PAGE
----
|Nexus Hub gears||Tinto|
Mar 28, 2001 3:23 AM
|Any one know anything about these? How do they work - hear they are 4 speed - sounds a bit like too few - ok round town? Are they really heavy?
|re: Nexus Hub gears||Spoke Wrench|
Mar 28, 2001 5:23 AM
|I don't really have a lot of experience with Nexus hubs, but I have worked on a few. Frankly, I find them to be inferior to derailleur gearing systems in all respects.
My biggest objection is the amount of work it takes to remove a rear wheel. I'm told the newer ones have reduced this problem, but I'm not convinced. Basically, a Nexus hub turns a flat tire repair from a 5 or 10 minute job beside the trail into a 30 to 60 minute task in the shop.
Next thing is why? Derailleur systems have been around for a long time and are reliable. Derailleur systems are as easy to use as internal hubs. Shift cables don't stretch any less because it's connected to an internal hub and fewer people know how to adjust them. You lose a greater percentage of your pedaling power to the gear-to-gear friction of internal hubs. They also weigh more.
I think there are good reasons why more people don't use bikes that have internal hubs. Even if you assume that I'm an idiot because I don't know how to service these hubs better, there's no getting around the facts that they are heavy, less efficient and still don't work any better than a derailleur system.
|Nexus 7 on my Milano||Dog|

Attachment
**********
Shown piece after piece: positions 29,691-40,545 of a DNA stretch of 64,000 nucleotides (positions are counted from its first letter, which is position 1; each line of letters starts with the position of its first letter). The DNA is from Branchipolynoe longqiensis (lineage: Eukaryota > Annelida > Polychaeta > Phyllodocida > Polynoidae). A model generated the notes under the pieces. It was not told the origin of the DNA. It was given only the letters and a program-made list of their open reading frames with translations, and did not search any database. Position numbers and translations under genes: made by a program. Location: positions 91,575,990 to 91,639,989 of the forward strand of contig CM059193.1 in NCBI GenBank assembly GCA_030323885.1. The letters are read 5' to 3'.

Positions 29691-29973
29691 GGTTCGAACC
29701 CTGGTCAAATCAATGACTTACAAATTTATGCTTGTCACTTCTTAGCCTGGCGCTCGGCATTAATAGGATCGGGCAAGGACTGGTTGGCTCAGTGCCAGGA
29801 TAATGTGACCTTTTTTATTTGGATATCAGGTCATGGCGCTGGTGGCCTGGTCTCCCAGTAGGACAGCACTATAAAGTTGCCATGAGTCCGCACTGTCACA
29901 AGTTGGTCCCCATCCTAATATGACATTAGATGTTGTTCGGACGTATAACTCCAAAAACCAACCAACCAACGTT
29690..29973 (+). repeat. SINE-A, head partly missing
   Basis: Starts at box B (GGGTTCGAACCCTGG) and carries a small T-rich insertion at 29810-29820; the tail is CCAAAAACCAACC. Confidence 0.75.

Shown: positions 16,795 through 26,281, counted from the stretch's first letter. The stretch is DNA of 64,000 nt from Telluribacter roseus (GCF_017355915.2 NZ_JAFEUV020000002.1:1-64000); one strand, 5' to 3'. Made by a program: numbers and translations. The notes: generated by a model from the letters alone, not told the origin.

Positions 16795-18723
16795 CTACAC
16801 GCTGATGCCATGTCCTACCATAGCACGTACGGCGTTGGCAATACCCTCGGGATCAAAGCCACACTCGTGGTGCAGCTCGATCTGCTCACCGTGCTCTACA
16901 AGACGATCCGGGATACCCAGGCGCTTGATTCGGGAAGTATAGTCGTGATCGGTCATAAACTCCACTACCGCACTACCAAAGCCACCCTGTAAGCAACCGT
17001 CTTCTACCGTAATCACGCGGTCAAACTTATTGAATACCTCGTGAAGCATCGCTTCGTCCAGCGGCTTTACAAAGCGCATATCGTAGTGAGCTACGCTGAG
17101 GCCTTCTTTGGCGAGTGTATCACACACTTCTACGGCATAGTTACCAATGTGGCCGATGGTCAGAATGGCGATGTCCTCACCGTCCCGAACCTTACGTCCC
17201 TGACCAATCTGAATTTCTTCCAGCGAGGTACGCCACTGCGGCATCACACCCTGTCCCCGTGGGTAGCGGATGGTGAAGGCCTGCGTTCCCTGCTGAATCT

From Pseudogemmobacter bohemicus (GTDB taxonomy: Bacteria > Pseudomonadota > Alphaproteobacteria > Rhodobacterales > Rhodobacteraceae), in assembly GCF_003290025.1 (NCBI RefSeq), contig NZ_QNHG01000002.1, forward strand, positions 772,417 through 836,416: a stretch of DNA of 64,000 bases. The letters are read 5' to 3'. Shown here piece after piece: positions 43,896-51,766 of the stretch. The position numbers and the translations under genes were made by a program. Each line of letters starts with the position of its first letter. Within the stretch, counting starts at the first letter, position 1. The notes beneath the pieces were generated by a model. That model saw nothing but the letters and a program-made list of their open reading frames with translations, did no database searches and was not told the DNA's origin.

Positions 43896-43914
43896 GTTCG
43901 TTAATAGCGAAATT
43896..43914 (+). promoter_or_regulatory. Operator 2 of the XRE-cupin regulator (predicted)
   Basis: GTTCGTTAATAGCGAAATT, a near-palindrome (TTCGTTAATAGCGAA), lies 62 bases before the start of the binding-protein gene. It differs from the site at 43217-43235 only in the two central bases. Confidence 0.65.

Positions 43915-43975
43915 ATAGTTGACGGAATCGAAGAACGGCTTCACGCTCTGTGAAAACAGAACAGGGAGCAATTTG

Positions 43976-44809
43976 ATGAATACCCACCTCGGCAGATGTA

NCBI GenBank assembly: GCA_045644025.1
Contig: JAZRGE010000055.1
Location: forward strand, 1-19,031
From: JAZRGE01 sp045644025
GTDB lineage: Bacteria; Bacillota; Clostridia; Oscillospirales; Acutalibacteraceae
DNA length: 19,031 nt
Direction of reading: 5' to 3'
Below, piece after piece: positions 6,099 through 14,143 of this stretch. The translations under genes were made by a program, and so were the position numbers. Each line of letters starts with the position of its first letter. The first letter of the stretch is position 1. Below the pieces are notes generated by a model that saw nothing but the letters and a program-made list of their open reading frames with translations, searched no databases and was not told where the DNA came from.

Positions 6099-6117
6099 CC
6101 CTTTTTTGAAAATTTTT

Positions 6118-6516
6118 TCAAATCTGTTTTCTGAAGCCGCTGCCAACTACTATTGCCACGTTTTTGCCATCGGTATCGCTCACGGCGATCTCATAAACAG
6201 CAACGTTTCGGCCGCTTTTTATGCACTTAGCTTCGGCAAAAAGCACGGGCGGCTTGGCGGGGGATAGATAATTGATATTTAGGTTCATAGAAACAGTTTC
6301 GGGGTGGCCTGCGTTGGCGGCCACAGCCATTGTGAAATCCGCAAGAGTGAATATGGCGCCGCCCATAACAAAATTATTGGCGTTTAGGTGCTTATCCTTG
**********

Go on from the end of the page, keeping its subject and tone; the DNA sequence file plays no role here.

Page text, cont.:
Mar 28, 2001 6:07 AM
|For their intended purpose, they work great. Yes, the hub is pretty heavy, makes it hard to remove/replace rear wheel, and you get a little ratcheting sound in most gears, but for a slow speed cruiser like the Milano, it works well. It takes a whole lot less maintenance, any fool can use it, less messey, and are fairly bombproof, from what I've been told. I only have about a thousand miles on mine, but it's required no attention whatsoever during that time.
For a commuter or fun bike, or for someone who's totally mechanically inept (like my wife), I'd prefer it over a derailleur system.
Aside from that, it can up to serious duty. When my EV2 broke the steer tube last September a block from my house getting ready to meet 2 other racer guys for a 80 mile mountainous ride, I jumped on the Milano and went for it. It wasn't a pretty sight, me having to wheel suck all the way back after a climb to 5,000 feet elevation up 10-20% grades, but the Nexus hub worked flawlessly.
I'll never use it for anything but fun and emergencies, but it does work well. It's not bad, it just has it's own characteristics.
|It's not that bad...||TJeanloz|
Mar 29, 2001 7:36 AM
|With the exception of the fact that a derailleur system offers a wider range of gears, the internal hub mechanism is superior in all aspects. Yes, it's heavy for a hub, but the Nexus replaces not only the hub, but front and rear derailleurs and cassette. Once you factor all of that in, I'd bet weights are pretty similar. |
As for the amount of work it takes to remove the rear wheel, it's like any other rear wheel removal- it takes practice. It's like removing a rear wheel from those backwards-horizontal Klein dropouts. The first time you do it (and a few times thereafter) it seems like the dumbest system ever; but once you figure it out, it's no harder than a regular wheel.